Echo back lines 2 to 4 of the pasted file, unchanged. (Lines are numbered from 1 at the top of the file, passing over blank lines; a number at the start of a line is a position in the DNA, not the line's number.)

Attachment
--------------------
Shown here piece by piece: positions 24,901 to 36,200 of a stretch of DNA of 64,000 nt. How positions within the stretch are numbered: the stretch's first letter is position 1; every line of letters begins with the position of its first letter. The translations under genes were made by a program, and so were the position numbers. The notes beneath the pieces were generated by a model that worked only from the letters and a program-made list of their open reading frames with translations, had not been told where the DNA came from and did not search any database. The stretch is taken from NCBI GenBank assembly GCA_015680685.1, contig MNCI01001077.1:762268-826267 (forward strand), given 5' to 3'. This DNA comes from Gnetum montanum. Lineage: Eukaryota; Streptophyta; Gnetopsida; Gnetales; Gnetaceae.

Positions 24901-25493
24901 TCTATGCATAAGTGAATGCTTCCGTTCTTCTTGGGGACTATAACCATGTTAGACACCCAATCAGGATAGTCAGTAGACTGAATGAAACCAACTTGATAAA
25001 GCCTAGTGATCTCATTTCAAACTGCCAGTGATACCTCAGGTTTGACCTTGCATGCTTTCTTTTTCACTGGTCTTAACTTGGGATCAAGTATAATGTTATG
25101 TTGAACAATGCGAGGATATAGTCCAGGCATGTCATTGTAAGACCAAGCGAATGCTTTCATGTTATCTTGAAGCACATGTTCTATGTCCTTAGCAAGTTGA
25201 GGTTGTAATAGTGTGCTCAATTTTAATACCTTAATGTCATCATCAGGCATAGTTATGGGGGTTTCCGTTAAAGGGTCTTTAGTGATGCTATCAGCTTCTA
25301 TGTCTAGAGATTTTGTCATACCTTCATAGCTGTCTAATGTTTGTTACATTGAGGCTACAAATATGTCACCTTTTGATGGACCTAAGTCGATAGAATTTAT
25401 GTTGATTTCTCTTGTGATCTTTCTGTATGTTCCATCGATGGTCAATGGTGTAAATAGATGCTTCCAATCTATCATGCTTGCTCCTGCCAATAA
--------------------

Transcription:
Positions 24901-25493
24901 TCTATGCATAAGTGAATGCTTCCGTTCTTCTTGGGGACTATAACCATGTTAGACACCCAATCAGGATAGTCAGTAGACTGAATGAAACCAACTTGATAAA
25001 GCCTAGTGATCTCATTTCAAACTGCCAGTGATACCTCAGGTTTGACCTTGCATGCTTTCTTTTTCACTGGTCTTAACTTGGGATCAAGTATAATGTTATG